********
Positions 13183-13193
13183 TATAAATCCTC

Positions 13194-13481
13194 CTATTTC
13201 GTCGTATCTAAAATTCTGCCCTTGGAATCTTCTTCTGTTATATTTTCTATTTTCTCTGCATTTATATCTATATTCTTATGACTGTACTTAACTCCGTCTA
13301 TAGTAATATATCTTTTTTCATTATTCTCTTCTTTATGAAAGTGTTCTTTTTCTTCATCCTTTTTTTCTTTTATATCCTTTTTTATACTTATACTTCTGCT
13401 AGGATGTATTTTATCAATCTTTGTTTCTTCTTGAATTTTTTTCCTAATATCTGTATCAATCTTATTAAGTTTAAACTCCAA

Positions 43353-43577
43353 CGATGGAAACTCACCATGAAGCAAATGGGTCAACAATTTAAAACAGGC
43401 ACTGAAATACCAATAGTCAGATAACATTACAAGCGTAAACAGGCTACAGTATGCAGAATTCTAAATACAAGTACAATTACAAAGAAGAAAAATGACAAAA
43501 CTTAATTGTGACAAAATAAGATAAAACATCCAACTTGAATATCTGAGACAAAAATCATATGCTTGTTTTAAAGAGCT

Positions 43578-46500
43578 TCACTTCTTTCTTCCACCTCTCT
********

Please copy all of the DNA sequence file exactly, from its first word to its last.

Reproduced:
Positions 13183-13193
13183 TATAAATCCTC

Positions 13194-13481
13194 CTATTTC
13201 GTCGTATCTAAAATTCTGCCCTTGGAATCTTCTTCTGTTATATTTTCTATTTTCTCTGCATTTATATCTATATTCTTATGACTGTACTTAACTCCGTCTA
13301 TAGTAATATATCTTTTTTCATTATTCTCTTCTTTATGAAAGTGTTCTTTTTCTTCATCCTTTTTTTCTTTTATATCCTTTTTTATACTTATACTTCTGCT
13401 AGGATGTATTTTATCAATCTTTGTTTCTTCTTGAATTTTTTTCCTAATATCTGTATCAATCTTATTAAGTTTAAACTCCAA

Positions 43353-43577
43353 CGATGGAAACTCACCATGAAGCAAATGGGTCAACAATTTAAAACAGGC
43401 ACTGAAATACCAATAGTCAGATAACATTACAAGCGTAAACAGGCTACAGTATGCAGAATTCTAAATACAAGTACAATTACAAAGAAGAAAAATGACAAAA
43501 CTTAATTGTGACAAAATAAGATAAAACATCCAACTTGAATATCTGAGACAAAAATCATATGCTTGTTTTAAAGAGCT

Positions 43578-46500
43578 TCACTTCTTTCTTCCACCTCTCT